The Safe Response Header Field
Author(s): K. Holtman
This document defines a HTTP response header field called Safe, which can be used to indicate that repeating a HTTP request is safe. This memo defines an Experimental Protocol for the Internet community. It does not specify an Internet...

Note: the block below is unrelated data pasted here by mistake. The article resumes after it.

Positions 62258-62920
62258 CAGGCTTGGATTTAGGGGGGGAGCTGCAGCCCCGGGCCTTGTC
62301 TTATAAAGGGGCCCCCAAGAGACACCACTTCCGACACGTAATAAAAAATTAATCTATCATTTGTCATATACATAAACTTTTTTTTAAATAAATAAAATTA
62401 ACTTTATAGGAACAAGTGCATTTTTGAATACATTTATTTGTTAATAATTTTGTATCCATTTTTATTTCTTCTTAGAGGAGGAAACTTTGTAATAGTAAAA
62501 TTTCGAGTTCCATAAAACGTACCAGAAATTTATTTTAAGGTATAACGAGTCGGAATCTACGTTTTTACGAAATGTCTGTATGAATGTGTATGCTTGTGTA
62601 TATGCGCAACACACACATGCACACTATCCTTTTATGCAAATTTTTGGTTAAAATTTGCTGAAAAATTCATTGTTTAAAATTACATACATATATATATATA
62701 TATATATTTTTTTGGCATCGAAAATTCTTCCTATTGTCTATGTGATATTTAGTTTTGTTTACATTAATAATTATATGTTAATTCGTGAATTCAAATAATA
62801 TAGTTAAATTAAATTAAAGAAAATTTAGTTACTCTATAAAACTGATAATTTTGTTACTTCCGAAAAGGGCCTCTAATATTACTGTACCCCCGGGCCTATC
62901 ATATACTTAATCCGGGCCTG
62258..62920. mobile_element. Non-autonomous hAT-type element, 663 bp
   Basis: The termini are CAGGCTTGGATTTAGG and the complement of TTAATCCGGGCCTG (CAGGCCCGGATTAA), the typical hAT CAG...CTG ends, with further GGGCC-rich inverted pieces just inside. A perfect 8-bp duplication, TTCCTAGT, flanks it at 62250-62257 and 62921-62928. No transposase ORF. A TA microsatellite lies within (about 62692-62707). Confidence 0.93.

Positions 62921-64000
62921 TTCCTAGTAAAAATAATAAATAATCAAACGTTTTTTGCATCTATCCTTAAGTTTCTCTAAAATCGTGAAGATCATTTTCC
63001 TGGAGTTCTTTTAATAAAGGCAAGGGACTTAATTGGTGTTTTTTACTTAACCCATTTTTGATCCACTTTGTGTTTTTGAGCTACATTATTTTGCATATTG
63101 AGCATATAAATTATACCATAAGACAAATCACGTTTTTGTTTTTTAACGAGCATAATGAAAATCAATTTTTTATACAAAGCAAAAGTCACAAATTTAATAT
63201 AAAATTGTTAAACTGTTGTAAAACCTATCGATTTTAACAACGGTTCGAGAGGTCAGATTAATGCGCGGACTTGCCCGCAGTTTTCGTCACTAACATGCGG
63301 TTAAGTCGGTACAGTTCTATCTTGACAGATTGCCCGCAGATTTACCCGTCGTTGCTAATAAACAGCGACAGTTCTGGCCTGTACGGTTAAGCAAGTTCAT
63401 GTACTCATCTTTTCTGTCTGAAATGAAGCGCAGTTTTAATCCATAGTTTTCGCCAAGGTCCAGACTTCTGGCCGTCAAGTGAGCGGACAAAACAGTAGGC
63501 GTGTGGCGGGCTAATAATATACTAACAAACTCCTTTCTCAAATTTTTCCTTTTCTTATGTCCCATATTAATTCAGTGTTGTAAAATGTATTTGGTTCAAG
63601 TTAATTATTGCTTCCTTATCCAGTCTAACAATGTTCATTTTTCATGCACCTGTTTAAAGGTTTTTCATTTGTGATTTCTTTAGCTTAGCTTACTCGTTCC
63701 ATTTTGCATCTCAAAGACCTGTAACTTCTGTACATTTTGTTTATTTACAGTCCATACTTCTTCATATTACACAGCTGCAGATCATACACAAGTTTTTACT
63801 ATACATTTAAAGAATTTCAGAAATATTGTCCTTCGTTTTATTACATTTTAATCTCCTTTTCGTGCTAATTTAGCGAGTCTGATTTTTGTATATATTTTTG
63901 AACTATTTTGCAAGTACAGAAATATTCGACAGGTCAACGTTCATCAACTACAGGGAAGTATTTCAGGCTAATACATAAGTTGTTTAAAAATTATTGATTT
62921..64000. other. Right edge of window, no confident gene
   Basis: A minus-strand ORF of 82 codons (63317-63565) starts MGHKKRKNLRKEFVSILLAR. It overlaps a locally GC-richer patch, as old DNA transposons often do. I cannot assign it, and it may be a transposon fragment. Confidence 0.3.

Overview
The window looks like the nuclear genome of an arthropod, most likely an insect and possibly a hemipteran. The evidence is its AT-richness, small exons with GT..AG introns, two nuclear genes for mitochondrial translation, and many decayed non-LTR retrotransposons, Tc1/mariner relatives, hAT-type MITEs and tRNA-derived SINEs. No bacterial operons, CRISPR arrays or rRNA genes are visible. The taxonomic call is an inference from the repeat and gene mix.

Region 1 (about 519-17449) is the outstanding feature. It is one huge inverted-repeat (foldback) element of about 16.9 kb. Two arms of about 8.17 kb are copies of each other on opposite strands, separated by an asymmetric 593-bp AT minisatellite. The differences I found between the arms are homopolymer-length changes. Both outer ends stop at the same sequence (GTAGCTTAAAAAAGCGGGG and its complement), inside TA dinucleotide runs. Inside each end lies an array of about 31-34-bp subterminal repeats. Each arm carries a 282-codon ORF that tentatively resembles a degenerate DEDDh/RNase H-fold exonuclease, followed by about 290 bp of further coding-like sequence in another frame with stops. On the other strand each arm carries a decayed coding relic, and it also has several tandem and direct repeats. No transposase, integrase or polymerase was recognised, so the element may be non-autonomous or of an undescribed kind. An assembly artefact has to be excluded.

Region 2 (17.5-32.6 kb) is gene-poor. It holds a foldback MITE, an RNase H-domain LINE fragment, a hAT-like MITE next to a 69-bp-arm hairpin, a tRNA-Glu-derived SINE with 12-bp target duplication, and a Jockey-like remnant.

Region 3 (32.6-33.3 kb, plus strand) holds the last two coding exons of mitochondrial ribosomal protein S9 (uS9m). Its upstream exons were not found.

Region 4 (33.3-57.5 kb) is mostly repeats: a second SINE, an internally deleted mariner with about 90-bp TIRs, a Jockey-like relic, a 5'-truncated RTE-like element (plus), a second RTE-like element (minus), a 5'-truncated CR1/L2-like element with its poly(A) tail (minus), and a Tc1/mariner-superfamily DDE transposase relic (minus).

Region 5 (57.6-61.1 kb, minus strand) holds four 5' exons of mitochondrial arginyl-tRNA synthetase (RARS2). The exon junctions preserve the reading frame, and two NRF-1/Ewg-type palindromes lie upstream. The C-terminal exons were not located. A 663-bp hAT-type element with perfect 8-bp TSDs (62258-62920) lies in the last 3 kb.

Network Working Group K. Holtman Request for Comments: 2310 TUE Category: Experimental April 1998 The Safe Response Header Field Status of this Memo This memo defines an Experimental Protocol for the Internet community. It does not specify an Internet standard of any kind. Discussion and suggestions for improvement are requested. Distribution of this memo is unlimited. Copyright Notice Copyright (C) The Internet Society (1998). All Rights Reserved. Abstract This document defines a HTTP response header field called Safe, which can be used to indicate that repeating a HTTP request is safe. Such an indication will allow user agents to handle retries of some safe requests, in particular safe POST requests, in a more user-friendly way. 1 Introduction This document defines a HTTP response header field called Safe, which can be used to indicate that repeating a HTTP request is safe. Such an indication will allow user agents to handle retries of some safe requests, in particular safe POST requests, in a more user-friendly way. 2 Terminology and Notation This document uses the HTTP terminology and BNF notation defined in . It uses the key words in RFC 2119 for defining the significance of each particular requirement. 3 Rationale According to Section 9.1.1 (Safe Methods) of the HTTP/1.1 specification , POST requests are assumed to be `unsafe' by default. `Unsafe' means `causes side effects for which the user will be held accountable'. Holtman Experimental [Page 1] RFC 2310 The Safe Response Header Field April 1998 It is sometimes necessary for a user agent to repeat a POST request. Examples of such cases are - when retrying a POST request which gave an indeterminate error result in the previous attempt - when the user presses the RELOAD button while a POST result is displayed - when the history function is used to redisplay a POST result which is no longer in the history buffer. If the POST request is unsafe, HTTP requires explicit user confirmation is before the request is repeated. The confirmation dialog often takes the form of a `repost form data?' dialog box. This dialog is confusing to many users, and slows down navigation in any case. If the repeated POST request is safe, the user-unfriendly confirmation dialog can be omitted. However plain HTTP/1.1  has no mechanism by which agents can tell if POST requests are safe, and they must be assumed unsafe by default. This document adds a mechanism to HTTP, the Safe header field, for telling if a POST request is safe. Using the Safe header field, web applications which require the use of a safe POST request, rather than a GET request, for the submission of web forms, can be made more user-friendly. The use of a POST request may be required for a number of reasons, including - the contents of the form are potentially very large - the form is used to upload a file (see ) - the application needs some internationalization features (see ) which are only available if the form contents are transmitted in a request body the information in the form cannot be encoded in a GET request URL because of security considerations. 4 The Safe response header field The Safe response header field is defined as an addition to the HTTP/1.x protocol suite. The Safe response header field is used by origin servers to indicate whether repeating the received HTTP request is safe in the sense of Section 9.1.1 (Safe Methods) of the HTTP/1.1 specification . For the purpose of this specification, a HTTP request is considered to be a repetition of a previous request if both requests Holtman Experimental [Page 2] RFC 2310 The Safe Response Header Field April 1998 - are issued by the same user agent, and - apply to the same resource, and - have the same request method, and - both have no request body, or both have request bodies which are byte-wise identical after decoding of any content and transfer codings. The Safe header field has the following syntax. Safe = "Safe" ":" safe-nature safe-nature = "yes" | "no" An example of the header field is: Safe: yes If a Safe header field is absent in the response, the corresponding request MUST be considered unsafe, unless it is a GET or HEAD request. As GET and HEAD requests are safe by definition, user agents SHOULD ignore a `Safe: no' header field in GET and HEAD responses. If, according to a received Safe header field, the repeating of a request is safe, the request MAY be repeated automatically without asking for user confirmation. 5 Security Considerations For a discussion of the security considerations connected to HTTP form submission, see . The Safe header field introduces no new security risks. The use of GET requests for form submission has some security risks which are absent for submission with other HTTP methods. By taking away a counter-incentive to the use of GET requests for form submission, the Safe header field may improve overall security. Holtman Experimental [Page 3] RFC 2310 The Safe Response Header Field April 1998 6 References  Fielding, R., Gettys, J., Mogul, J., Frystyk, H., and T. Berners-Lee, "Hypertext Transfer Protocol -- HTTP/1.1", RFC 2068, January 1997.  Nebel, E., and L. Masinter, "Form-based File Upload in HTML", RFC 1867, November 1995.  Yergeau, F., Nicol, G., Adams, G., and M. Duerst, "Internationalization of the Hypertext Markup Language", RFC 2070, January 1997. 7 Author's Address Koen Holtman Technische Universiteit Eindhoven Postbus 513 Kamer HG 6.57 5600 MB Eindhoven (The Netherlands) EMail: email@example.com Holtman Experimental [Page 4] RFC 2310 The Safe Response Header Field April 1998 8. Full Copyright Statement Copyright (C) The Internet Society (1998). All Rights Reserved. This document and translations of it may be copied and furnished to others, and derivative works that comment on or otherwise explain it or assist in its implementation may be prepared, copied, published and distributed, in whole or in part, without restriction of any kind, provided that the above copyright notice and this paragraph are included on all such copies and derivative works. However, this document itself may not be modified in any way, such as by removing the copyright notice or references to the Internet Society or other Internet organizations, except as needed for the purpose of developing Internet standards in which case the procedures for copyrights defined in the Internet Standards process must be followed, or as required to translate it into languages other than English. The limited permissions granted above are perpetual and will not be revoked by the Internet Society or its successors or assigns. This document and the information contained herein is provided on an "AS IS" basis and THE INTERNET SOCIETY AND THE INTERNET ENGINEERING TASK FORCE DISCLAIMS ALL WARRANTIES, EXPRESS OR IMPLIED, INCLUDING BUT NOT LIMITED TO ANY WARRANTY THAT THE USE OF THE INFORMATION HEREIN WILL NOT INFRINGE ANY RIGHTS OR ANY IMPLIED WARRANTIES OF MERCHANTABILITY OR FITNESS FOR A PARTICULAR PURPOSE. Holtman Experimental [Page 5]